I also use this basic design for the tent “coffin”, which is a heavy duty version of the skeleton framed box. Made out of 2×4’s, the coffin is about 8′ x 24″ x 24″. It isn’t skinned, but is just a heavy frame with 3/4″ plywood covering both ends. All of the tent poles and three large duffel bags with canopy roof, walls and awnings fit within this. It rides on 10″ pneumatic casters. The frame was glued together with biscuit joinery, and galvanized framing reinforcements screwed to all the major joints. It is very solid. I did lose a wheel at Naples this year, dollying out of the park at night, because a lag bolt holding the wheel worked its way loose and came out. We managed to get the cart onto the truck and on the road.
Design 3 — the big magilla rolling bins. Some of you might have seen these at a show. I have two, one that is about 60″ long x 24″ deep x 45″ high. This carries 25 framed pieces and most of the 11×14 and 16×20 matted work. It’s still a box, but divided into compartments. It’s really three boxes in one. The bottom box has a door on both ends, and an internal divider that splits the bottom into two compartments. One compartment handles the 20×26″ framed work, and the other carries spare prints. The upper box is divided longitudinally, and has two gull-wing doors that fold out and down to reveal the matted work, ready for display.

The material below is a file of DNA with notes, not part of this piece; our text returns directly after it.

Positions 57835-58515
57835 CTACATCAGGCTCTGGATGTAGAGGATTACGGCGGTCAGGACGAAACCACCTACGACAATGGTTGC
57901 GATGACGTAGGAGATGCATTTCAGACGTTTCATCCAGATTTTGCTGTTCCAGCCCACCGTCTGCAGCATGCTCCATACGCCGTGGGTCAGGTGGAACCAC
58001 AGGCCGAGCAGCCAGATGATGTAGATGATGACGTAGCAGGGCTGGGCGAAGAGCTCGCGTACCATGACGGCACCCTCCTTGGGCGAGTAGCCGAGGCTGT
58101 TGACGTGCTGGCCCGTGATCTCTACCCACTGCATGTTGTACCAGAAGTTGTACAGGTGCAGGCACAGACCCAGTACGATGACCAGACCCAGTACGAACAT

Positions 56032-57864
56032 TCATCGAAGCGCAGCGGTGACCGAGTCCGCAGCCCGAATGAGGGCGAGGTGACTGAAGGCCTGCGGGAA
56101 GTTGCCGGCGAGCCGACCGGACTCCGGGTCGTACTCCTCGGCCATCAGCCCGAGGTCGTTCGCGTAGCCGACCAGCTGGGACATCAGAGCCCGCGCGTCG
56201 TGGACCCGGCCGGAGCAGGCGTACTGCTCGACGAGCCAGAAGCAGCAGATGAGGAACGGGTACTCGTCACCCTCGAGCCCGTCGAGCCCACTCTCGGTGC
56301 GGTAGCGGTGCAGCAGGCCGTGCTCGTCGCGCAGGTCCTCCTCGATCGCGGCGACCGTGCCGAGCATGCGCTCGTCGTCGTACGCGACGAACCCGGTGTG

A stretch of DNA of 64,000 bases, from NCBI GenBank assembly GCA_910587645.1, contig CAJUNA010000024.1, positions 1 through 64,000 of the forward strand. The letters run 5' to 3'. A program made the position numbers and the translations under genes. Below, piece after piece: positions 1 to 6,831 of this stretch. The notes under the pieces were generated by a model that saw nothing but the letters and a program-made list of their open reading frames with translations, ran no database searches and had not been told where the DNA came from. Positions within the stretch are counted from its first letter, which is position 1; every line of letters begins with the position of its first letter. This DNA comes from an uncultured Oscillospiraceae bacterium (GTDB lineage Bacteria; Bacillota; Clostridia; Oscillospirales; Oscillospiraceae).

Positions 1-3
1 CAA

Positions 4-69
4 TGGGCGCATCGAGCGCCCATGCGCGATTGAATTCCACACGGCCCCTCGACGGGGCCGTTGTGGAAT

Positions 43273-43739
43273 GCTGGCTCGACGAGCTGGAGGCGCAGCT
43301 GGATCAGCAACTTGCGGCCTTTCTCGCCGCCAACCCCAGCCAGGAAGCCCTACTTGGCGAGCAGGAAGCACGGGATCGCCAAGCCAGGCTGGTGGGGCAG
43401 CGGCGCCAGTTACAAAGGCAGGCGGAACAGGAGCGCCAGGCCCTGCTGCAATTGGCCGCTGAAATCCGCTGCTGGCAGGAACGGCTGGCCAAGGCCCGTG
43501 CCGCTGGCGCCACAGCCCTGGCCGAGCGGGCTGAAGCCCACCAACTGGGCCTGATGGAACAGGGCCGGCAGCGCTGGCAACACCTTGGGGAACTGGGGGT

The other box is simpler. The lower box is divided into two equal compartments with doors that lift up on hinges for storage of lights, hanger hooks and other booth stuff. The upper compartment is sized to display 20×26 prints, and has two lids. One folds down and covers the lower compartments, and the other folds back on a double piano hinge and lies flat against the back of the bin. This box measures about 60″ long by 18″ wide by 45″ high.
Both boxes ride on 8″ pneumatic wheels. The front wheels rotate, but the rear wheels are fixed. Heavy duty handicapped bathroom handles are affixed at both ends to facilitate moving them around. They are trimmed in oak, and covered with a couple of coats of polyurethane.